How Does The Laquan McDonald Video Compare To Initial Police Descriptions Of The Shooting?
On Tuesday, more than a year after the incident took place, the city of Chicago finally released dashboard camera footage of the fatal police shooting of black teenager Laquan McDonald. And it's had a colossal impact: anti-police violence activists have been in the throes of impassioned, righteous protest since its release, not least of all because what's shown in the video sharply contradicts what Chicago police officials had claimed over the last year — here's how the Laquan McDonald video compares to police descriptions of the shooting.
It's important to familiarize yourself with precisely what the video shows, and how the reality differs from what the authorities portrayed, because while this is an especially graphic, grisly example, the issue of police officers and departments covering for themselves and each other is a hugely consequential, unacceptable status quo.
But at the same time, you might not want to watch the video yourself — it is, after all, footage of a young black teen being shot to death, which could be upsetting to anyone, let alone if you're black in America, and have been repeatedly exposed to these kinds of traumatic images before. For that reason, neither the video nor images of the shooting will be displayed here — if you want to see it for yourself, here you go.
So, here's the deal: McDonald was killed on the night of October 24th, 2014, shot to death by 37-year-old Chicago Police Department officer Jason Van Dyke, reportedly a 14-year veteran of the force. In the aftermath of the shooting, authorities in Chicago detailed what's now been exposed as a crucially false retelling of the night's events, one which if believed could've saved Van Dyke from facing any criminal charges.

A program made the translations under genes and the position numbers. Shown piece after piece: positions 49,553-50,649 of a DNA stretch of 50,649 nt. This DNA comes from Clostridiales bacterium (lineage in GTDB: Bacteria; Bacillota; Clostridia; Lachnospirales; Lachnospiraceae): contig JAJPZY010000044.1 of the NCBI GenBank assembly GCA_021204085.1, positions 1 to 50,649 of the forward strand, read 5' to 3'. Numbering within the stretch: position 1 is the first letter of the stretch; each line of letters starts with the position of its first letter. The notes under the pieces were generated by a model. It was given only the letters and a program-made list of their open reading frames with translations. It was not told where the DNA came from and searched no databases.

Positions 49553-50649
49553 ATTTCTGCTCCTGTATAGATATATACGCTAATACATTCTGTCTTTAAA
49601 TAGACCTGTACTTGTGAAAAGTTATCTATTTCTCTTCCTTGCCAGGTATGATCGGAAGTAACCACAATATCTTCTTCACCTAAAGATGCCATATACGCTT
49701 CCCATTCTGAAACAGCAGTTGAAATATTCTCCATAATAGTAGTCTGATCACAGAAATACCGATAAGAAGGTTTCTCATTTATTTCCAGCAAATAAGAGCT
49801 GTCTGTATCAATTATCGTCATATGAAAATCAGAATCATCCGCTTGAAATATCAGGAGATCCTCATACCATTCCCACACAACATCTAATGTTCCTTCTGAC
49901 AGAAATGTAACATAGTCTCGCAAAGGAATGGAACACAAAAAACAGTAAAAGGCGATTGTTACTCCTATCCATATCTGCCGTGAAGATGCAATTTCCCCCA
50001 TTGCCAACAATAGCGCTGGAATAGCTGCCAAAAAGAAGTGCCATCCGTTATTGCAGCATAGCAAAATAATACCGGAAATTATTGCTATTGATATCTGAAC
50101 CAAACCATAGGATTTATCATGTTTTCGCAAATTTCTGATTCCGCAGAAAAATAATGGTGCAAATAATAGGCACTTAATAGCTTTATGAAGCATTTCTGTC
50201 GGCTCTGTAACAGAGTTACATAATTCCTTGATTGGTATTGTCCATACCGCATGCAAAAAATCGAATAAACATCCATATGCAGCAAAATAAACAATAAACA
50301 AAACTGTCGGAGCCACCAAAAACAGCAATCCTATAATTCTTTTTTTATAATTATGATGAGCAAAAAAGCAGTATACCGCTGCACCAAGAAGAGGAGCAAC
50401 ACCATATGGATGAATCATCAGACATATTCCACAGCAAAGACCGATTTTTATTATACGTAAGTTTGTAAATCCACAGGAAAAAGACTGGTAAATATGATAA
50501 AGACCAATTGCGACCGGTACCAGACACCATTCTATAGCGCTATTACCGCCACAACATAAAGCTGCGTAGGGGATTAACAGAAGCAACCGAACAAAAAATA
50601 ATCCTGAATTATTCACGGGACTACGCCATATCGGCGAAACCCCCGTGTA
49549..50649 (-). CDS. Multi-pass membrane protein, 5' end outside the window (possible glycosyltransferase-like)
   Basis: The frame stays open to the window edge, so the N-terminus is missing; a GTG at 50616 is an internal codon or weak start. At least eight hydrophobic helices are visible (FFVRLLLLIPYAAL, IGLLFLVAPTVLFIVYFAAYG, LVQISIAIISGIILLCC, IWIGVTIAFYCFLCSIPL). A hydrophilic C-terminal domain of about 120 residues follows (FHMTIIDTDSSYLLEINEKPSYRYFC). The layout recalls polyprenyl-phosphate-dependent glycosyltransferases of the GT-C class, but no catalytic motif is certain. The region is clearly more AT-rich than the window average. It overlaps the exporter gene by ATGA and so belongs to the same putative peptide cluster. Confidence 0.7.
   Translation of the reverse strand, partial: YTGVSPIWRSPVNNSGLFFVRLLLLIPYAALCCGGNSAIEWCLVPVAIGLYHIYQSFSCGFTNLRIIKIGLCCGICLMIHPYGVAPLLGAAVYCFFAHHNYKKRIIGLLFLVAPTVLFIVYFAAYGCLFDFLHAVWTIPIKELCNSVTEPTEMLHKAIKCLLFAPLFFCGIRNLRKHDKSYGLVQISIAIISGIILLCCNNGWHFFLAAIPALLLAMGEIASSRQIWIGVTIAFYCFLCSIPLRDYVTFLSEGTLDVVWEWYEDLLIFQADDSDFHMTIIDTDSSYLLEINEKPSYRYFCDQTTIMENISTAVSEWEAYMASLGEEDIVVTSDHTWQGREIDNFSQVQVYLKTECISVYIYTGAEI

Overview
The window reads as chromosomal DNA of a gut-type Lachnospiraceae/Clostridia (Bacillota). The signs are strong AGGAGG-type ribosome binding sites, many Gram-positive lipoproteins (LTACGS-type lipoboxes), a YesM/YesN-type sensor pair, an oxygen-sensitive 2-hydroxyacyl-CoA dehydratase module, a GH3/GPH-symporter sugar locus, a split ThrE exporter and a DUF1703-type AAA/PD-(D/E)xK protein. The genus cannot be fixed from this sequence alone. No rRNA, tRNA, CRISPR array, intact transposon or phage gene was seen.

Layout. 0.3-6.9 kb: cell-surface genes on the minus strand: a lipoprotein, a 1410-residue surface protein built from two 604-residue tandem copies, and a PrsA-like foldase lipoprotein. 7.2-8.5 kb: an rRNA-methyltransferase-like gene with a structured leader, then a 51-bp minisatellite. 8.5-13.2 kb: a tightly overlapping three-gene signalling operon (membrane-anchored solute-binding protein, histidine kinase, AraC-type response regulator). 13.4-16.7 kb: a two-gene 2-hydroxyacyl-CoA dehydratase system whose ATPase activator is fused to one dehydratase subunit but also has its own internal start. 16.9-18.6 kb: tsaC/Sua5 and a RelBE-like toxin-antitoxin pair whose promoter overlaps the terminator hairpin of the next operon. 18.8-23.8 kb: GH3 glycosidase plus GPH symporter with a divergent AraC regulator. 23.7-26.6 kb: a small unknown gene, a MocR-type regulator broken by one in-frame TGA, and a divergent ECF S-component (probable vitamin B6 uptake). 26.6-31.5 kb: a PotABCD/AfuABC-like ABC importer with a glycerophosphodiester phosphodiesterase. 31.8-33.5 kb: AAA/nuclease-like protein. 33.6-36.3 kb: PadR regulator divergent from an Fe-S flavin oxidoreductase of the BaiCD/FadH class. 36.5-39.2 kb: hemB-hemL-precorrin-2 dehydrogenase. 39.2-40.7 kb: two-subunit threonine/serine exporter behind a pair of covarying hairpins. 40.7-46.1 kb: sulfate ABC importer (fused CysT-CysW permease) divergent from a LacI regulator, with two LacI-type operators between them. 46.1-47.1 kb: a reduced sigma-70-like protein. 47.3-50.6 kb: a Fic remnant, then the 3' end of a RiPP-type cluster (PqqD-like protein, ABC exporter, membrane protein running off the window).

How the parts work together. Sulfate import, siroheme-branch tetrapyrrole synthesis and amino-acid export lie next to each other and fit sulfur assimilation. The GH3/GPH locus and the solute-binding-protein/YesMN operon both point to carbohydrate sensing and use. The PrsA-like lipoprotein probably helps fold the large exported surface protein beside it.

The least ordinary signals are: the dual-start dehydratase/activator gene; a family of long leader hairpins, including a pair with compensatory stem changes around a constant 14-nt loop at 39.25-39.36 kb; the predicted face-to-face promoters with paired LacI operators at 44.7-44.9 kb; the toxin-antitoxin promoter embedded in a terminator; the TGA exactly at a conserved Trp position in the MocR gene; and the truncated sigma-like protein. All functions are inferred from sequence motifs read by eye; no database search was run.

Namely, as Chicago police union chief Pat Camden told the media at the time, they claimed that McDonald — who was walking down the middle of a street carrying a small knife when he was encountered by multiple police vehicles — has "lunged" toward the cops, forcing them to use deadly force. The initial Chicago Tribune article detailing the shooting described McDonald as having been "shot in the chest."
In the run-up to the video's release, however — which, it bears mentioning, the city of Chicago fought every step of the way — it became pretty clear that whatever was shown probably wouldn't sync up with that description. Any video that wholly exonerated a police officer, or even presented a convoluted sequence of events that nonetheless showed a strong self-defense case, likely wouldn't have prompted the tension and hand-wringing this one did. It only became public thanks to a Freedom of Information Act (FOIA) request from independent journalist Brandon Smith.
In reality, what's shown on the video contradicts the initial claims from Camden and the department — McDonald was not moving towards the officers when he was shot, nor was there any "lunging" involved. Rather, McDonald was ambling down the street at a slow pace, and had begun to move away from the officers when Van Dyck opened fire. After what's presumably the first shot (the audio is muffled and virtually useless), McDonald's body twists like a rag doll, propelled by the force of the bullet's impact, before he hits the ground.
For the next several seconds, Van Dyck continues to fire, noticeable from a couple small, white puffs rising from McDonald's prone body, reportedly the result of the bullets striking the ground. In addition to the big lie in all this — McDonald was in no sense approaching the officers, was and made no aggressive move towards them — he was also shot a staggering 16 times, in the chest, legs, arms, head, and stomach, even though the first bullet was enough to send him crashing to the pavement. Some outlets have characterized it as an "execution," and frankly, it's hard to argue.
Van Dyck has been charged with first-degree murder for killing McDonald, the third high-profile instance of a cop being charge with murder this year — he joins officers Michael Slager of South Carolina and Ray Tensing of Ohio, who fatally shot unarmed black men Walter Scott and Sam Dubose, respectively.